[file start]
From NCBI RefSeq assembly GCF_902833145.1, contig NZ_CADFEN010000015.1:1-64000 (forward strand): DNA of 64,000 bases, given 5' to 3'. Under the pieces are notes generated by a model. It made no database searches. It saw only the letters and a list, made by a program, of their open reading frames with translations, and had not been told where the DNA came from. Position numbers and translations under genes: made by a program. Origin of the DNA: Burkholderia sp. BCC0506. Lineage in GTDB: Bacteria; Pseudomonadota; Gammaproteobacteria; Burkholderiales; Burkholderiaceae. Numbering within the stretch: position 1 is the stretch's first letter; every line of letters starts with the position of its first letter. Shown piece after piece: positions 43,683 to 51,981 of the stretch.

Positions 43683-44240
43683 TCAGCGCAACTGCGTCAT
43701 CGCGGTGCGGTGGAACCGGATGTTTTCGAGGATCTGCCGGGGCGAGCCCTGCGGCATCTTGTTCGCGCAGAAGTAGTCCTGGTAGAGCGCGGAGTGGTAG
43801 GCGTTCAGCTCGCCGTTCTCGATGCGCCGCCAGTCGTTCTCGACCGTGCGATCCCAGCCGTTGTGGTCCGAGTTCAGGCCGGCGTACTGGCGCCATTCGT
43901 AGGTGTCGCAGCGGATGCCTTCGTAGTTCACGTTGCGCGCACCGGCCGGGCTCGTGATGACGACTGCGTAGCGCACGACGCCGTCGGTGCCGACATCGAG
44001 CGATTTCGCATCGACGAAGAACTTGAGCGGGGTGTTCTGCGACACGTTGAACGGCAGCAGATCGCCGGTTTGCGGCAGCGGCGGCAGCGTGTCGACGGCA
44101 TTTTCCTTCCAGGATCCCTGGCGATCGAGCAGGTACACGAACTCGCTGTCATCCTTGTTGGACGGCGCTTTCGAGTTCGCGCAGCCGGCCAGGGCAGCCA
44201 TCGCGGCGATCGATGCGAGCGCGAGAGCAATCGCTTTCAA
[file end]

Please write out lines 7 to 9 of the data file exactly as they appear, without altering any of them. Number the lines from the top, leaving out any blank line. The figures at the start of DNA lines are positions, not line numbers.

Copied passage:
44001 CGATTTCGCATCGACGAAGAACTTGAGCGGGGTGTTCTGCGACACGTTGAACGGCAGCAGATCGCCGGTTTGCGGCAGCGGCGGCAGCGTGTCGACGGCA
44101 TTTTCCTTCCAGGATCCCTGGCGATCGAGCAGGTACACGAACTCGCTGTCATCCTTGTTGGACGGCGCTTTCGAGTTCGCGCAGCCGGCCAGGGCAGCCA
44201 TCGCGGCGATCGATGCGAGCGCGAGAGCAATCGCTTTCAA